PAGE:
NEW YORK (AP) — With glowing reviews from critics and $450.8 million of worldwide box office in the first three days of release of “The Last Jedi,” all would seem to be right in the “Star Wars” universe.
But some audience reaction metrics suggest not all Star Wars fans are so thrilled with Rian Johnson’s eighth episode in the franchise. While “The Last Jedi” sports a sterling 93 percent fresh Rotten Tomatoes score, the website’s users give it only a 56 percent score . A similar dichotomy is also found on the movie review aggregation website Metacritic , where the movie has a score of 86 out of 100 from critics but earned a woeful 4.9 out of 10 from users.
The role reversal between critics and fans has caused consternation throughout the Star Wars galaxy. Could “The Last Jedi” be a critical smash and a dud with audiences? Is “The Last Jedi” more “Attack of the Clones” than “The Empire Strikes Back”? What in the name of midi-chlorians is going on here?
For starters, the responses on Rotten Tomatoes and Metacritic are to be taken with a Death Star-sized grain of salt. They’re supplied by users to the website who can, by creating numerous accounts, vote limitlessly, and need offer no proof of having actually seen the movie. Some believe a nefarious plot is at play, a theory backed up by the boasts of a few on social media . Similar ploys , after all, were used against the female-led “Ghostbusters.”
But why would anyone want to sabotage “The Last Jedi”? Well, there have been growing signs of rebellion against the galaxy far, far away. Some conservative moviegoers have taken issue with the current trilogy’s embrace of multiculturalism. Claiming an anti-Donald Trump agenda, some called for a boycott of last year’s spinoff “Rogue One.” Writer Chris Weitz noted the Empire “is a white supremacist (human) organization.”
Politics have always played a role in “Star Wars.” George Lucas has said he wrote it as a Nixon-era parable for the Vietnam War, about how democracies turn into dictatorships. But in carrying those themes forward to today, “The Last Jedi” has — like virtually everything else — been fed into America’s combustible politics. Even Luke Skywalker (Mark Hamill) has volleyed with Texas Senator Ted Cruz on Twitter over net neutrality.
“Similar to other movie sites, we’re currently experiencing a high volume of fan activity around ‘Star Wars: The Last Jedi,’” said Rotten Tomaotes spokesman Tiyson Reynolds. “We’re closely monitoring all user review activity to make sure it’s valid.”
But their low ratings don’t jive with other, more scientific data.
Like “The Force Awakens,” ”The Last Jedi” won an A CinemaScore, which polls audiences coming out of theaters. CinemaScore counted feedback as 89 percent positive. ComScore’s PostTrak audience survey recorded an average five-out-five star rating from moviegoers, with 80 percent saying they would definitely recommend the film.
And then there’s the mammoth box office. With $220 million in domestic ticket sales, “The Last Jedi” now ranks as the second highest grossing opening weekend of all time, after J.J. Abrams’ “The Force Awakens.” Disney’s distribution chief Dave Hollis estimates “The Last Jedi” will have legs through the holiday season similar or close to those of “The Force Awakens,” which ultimately grossed more than $2 billion worldwide. “The Last Jedi” is likely to eventually rank among the highest grossing films of all time, but it will depend on strong word-of-mouth and repeat viewings to sniff the realm of “The Force Awakens” or “Titanic.”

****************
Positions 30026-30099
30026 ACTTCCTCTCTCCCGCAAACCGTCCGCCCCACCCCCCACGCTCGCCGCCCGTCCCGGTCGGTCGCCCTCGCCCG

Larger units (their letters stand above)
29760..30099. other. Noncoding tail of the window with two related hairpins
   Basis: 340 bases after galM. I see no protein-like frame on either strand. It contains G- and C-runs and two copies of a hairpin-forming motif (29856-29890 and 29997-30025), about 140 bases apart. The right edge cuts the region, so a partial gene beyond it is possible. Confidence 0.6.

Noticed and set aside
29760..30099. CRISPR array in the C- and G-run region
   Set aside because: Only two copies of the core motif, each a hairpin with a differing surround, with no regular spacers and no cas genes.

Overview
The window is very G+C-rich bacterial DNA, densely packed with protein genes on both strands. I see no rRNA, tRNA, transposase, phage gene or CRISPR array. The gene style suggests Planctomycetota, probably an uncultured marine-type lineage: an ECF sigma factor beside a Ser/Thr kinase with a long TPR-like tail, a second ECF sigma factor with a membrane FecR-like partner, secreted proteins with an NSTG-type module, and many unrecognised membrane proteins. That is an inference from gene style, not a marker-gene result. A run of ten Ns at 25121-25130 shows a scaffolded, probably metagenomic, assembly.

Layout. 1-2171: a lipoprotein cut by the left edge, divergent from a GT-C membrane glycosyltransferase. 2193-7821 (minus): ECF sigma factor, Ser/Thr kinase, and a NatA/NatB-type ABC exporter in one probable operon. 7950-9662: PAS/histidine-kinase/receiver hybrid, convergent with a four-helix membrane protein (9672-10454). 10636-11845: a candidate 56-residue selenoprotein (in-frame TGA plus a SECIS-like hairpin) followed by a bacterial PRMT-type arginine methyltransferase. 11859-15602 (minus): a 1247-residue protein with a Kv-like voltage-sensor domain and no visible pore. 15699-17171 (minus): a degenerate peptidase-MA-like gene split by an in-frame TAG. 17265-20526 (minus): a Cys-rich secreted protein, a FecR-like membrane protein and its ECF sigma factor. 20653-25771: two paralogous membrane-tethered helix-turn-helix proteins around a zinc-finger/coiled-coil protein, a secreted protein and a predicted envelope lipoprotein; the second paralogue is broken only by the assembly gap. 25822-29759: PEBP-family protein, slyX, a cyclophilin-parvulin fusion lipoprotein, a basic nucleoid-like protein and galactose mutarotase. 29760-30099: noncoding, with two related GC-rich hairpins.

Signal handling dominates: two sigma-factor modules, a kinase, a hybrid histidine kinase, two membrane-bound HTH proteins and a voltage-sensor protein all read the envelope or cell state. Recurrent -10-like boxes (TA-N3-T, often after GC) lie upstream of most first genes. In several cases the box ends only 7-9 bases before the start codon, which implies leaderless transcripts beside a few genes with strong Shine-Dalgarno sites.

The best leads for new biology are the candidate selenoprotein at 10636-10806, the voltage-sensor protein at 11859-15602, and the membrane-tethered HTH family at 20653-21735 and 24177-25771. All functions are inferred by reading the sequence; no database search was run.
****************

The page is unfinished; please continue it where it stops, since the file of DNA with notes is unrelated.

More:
Yet regardless of any user scores, “The Last Jedi” has proved to be easily the most divisive “Star Wars” film. (Lucas’ second trilogy was too universally panned to be much argued over.)
Even many fans who generally applauded the film have taken issue with its comic flashes, a Princess Leia moment roundly compared to Mary Poppins, and of the film’s treatment of Hamill’s Skywalker. (Cantankerous and ornery, he spends most of the film on an isolated island.) And by shifting the parameters for how the Force works, some have said “The Last Jedi” is, as Variety claimed, “making stuff up as it goes along.”
For its part, Disney has sensed the tremors of backlash.
“Rian Johnson, the cast, Lucasfilm, they’ve delivered an experience that is totally ‘Star Wars’ but at the same time is filled with things that are unexpected and new,” said Hollis. “And in that unexpected and new, it’s going to have people really talking.”
Even the cast of “The Last Jedi” acknowledged they were surprised by the direction mapped out by Johnson, who wrote and directed. “What Rian came up with, I was stunned,” Hamill told The Associated Press earlier this year. Said Daisy Ridley of first reading the script: “I was going, ‘Uh, I’m not sure about this. It just took us all a second to be like, ‘OK, this is where the story is heading.”
But Johnson made “The Last Jedi” disruptive by design.
“Having been a Star Wars fan myself for the past 40 years, I know intimately how passionate they are about it and how everyone has stuff they love and hate in every single movie,” said Johnson. “That takes the pressure off a little bit just thinking, ‘Ok, there’s going to be stuff that everyone likes, there’s going to be stuff that people don’t like and it’s going to be a mixture.’”
Follow AP Film Writer Jake Coyle on Twitter at: http://twitter.com/jakecoyleAP